The week had been a busy one as usual, and Friday night had been a super late, wine fueled evening. I forced my eyes open on Saturday morning, fully aware that I had not been organised the day before so my morning was about to become very painful. It was 7.15am and we needed to be on the road for our latest road trip adventure by 8am.
We were going island hopping!
I dragged myself out of bed, fed the dog, got the children up and hurriedly fed them toast with peanut butter as I ran around the house locating bathers, towels, hats, suncream, filling water bottles, packing snacks, spare changes of clothing and trying to remember every little thing I needed to take on such an adventure. We made it too, even with SB eventually wandering down the stairs and insisting on cooking fried eggs on toast for breakfast. I was actually very appreciative of that. It helped my groggy and slightly sore head.
Road Side Butchers Shop
We headed down to Batangas again. Driving through the town center I stared out of the windows taking in the busy and crowded streets. A complex network of winding, twisting roads. Very much like a maze, laneways filled with market stalls ran off streets like veins. Filling every space with a bit of something. We finally made it out of the town and the space became less claustrophobic.
Mountains rose around us and we finally caught a glimpse of the ocean, it was calm and sparkly. We drove up a twisting, steep, snakelike road cut into the mountain side. One side rising up
I just loved this Barber’s Shop
providing a gorgeous rainforest canopy. The other side dropping off to the ocean, and filled with resorts tucked away down steep driveways. We came to the place we were meeting friends and found ourselves in this quaint little ‘dive resort’ called Philpan Resort. A place people could come and swim and hire boats to go diving, fishing or island hopping. We found a bamboo cabana and ordered some traditional food. Fried chicken with garlic rice and green beans sautéed in rich sauce. It was delicious and we ordered so much I did not mind sharing some chicken with a very hungrylooking one-eyed cat.
We waited around a while. The children were getting restless. Finally it was time to go and we walked up the narrow plank onto the small boat. The water was crystal clear and the children hung over the side watching small fish dart and swim amongst the rocky ground cover. The water was turquoise. That stunning shade that photographs just cannot quite capture.
The water was stunning
We were supposed to go to Sombrero Island, a teeny tiny island named as it looks remarkably like the hat. The friends we came with said they changed their minds at the last minute, wanting a beach with more space and shelter. Sombrero Island has a small strip of beach and a few rickety cabanas for shade. Nothing else.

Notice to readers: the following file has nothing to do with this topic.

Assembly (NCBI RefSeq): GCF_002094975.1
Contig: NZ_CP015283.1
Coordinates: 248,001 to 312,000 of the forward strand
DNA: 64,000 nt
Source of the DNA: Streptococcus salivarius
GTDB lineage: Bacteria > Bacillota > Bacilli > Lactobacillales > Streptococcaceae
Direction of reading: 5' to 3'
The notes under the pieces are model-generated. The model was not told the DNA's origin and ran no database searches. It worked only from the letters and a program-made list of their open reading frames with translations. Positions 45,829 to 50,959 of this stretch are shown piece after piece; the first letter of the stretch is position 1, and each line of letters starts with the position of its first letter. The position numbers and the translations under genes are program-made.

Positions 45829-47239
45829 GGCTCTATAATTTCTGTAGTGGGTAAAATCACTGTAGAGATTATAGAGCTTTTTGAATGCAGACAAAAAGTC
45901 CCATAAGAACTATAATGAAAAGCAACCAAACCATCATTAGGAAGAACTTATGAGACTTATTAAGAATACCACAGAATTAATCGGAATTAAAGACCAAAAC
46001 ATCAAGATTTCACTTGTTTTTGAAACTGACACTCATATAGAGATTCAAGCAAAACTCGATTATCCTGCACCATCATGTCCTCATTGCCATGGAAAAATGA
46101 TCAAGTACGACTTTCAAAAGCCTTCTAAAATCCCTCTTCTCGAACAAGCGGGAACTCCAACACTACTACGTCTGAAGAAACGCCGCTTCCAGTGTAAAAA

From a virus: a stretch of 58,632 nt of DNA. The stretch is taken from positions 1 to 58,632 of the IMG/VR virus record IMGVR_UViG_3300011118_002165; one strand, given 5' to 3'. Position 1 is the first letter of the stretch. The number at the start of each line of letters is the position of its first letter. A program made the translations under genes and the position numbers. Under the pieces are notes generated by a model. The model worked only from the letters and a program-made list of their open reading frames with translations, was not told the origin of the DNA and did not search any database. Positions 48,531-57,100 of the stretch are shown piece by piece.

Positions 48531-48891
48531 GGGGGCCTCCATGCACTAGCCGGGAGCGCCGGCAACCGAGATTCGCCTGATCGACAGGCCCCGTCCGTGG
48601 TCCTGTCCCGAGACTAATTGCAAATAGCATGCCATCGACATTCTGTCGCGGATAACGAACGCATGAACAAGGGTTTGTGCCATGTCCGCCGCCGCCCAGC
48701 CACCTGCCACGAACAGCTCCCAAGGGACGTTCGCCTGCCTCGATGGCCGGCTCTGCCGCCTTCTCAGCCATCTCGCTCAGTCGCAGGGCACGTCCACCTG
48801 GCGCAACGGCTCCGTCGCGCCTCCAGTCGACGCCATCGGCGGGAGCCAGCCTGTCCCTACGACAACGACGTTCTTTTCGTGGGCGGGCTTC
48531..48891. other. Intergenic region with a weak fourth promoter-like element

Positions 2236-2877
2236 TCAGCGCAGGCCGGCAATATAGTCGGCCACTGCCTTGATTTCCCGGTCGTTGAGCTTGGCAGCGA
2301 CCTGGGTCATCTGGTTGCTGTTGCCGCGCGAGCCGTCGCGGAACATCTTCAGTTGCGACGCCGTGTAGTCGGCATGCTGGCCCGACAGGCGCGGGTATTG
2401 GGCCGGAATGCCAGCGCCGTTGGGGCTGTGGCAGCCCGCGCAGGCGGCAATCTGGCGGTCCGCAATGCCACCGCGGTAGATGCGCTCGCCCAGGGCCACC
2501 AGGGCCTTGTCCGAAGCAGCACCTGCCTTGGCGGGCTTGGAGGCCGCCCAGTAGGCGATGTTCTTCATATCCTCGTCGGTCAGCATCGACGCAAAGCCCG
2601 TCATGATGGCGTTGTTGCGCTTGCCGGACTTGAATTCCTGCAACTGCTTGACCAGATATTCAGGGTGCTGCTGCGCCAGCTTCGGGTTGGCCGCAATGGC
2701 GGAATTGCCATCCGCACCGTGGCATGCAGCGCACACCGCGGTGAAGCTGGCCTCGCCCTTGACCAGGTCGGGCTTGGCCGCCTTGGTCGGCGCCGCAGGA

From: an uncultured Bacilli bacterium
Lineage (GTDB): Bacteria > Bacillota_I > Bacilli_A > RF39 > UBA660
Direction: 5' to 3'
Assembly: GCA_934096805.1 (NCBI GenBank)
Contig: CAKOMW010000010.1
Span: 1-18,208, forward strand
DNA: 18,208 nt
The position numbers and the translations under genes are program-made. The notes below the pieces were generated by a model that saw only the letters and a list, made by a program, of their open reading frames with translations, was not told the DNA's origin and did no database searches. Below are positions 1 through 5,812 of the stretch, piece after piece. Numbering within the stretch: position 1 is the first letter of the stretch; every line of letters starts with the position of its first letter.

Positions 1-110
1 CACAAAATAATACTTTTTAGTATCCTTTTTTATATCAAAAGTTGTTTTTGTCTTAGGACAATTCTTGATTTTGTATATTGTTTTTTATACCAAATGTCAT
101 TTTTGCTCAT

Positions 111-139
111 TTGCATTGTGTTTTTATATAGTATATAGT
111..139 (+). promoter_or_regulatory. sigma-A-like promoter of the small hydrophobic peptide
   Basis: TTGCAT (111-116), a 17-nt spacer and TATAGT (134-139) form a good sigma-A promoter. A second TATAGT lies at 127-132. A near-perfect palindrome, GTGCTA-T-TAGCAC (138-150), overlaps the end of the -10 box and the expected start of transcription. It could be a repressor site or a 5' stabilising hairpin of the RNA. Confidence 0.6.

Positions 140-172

The boat ride. Sombrero Island below, volcanic cliffs above
The island we went to was called Maracaban Island, and it was about a half hour ride off shore. We travelled past other islands with jutting cliff faces of volcanic rock. Finally we pulled up to a strip of beach filled with washed up fragments of coral and shells. I tried to overlook the usual rubbish laying about like it is native to these parts. Oh wait…it is! Sorry for the sarcasm, I just feel so disappointed when I see a lovely landscape trashed by tubes of toothpaste and broken glass. ‘NO BB! That is NOT seaglass!! The poor child was so confused.
Moving on. This beach was quite nice, very rocky and the water was mostly rock with a small shallow strip the children could safely swim in. We walked up the beach collecting shells and pieces of purple coral which I told FB were mermaid treasure. She was quite delighted and then BB got in on the treasure hunt too so we came home with more to add to our growing collection of shells and bits and bobs.
We were met on the island by a peddler selling pearls for a rather exorbitant price and pardon me for being cynical but they were not local pearls. I doubt they were real. The man was with his two children. I paid the man for his picture, and then gave extra to buy food for his children. I like to believe the money was used for that, even though our Filipino friends were shaking their heads at me. They know the reality better than I do.
Pearl Seller and his sons. The sun starts to set.
After a few hours of seaside frolicking it was time to head back. It was late in the day now, about 4pm, and it reminded me of summer time back home. The sun was lowered so not burning; the light of the day was dimming with the start of a stunning sunset. The heat in the air was like being wrapped in a warm blanket. It was that perfect summer evening. The waves were lapping, and I felt transported home, for a brief moment of daydream. It just felt so good on my skin. The ride back on the boat was just as gorgeous. The warm breeze, the setting sun, the water lapping against the rudders. I took a picture of BB leaning against a pole and within seconds of taking that picture he had fallen back into his dad’s lap fast asleep.
Once back on land we made a quick change and made the trip back to Manila. It was late now so we were driving through Batangas at night. Even more bustling than during the day, with Jeepneys filling the roads and the lights of cars creating a festive sight. Not to mention the Christmas lights shops that have sprung up now we are in the ‘ber’ months.
We really thought the children would sleep but their excitement at our day was palpable and by the time we were on the highway in Manila both kids were with us on our laps.
Finally we got home just as FB succumbed to her day. I carried her up to her bed, she sighed and rolled over into the ball she sleeps in and I tucked her in.
We weren’t far behind her.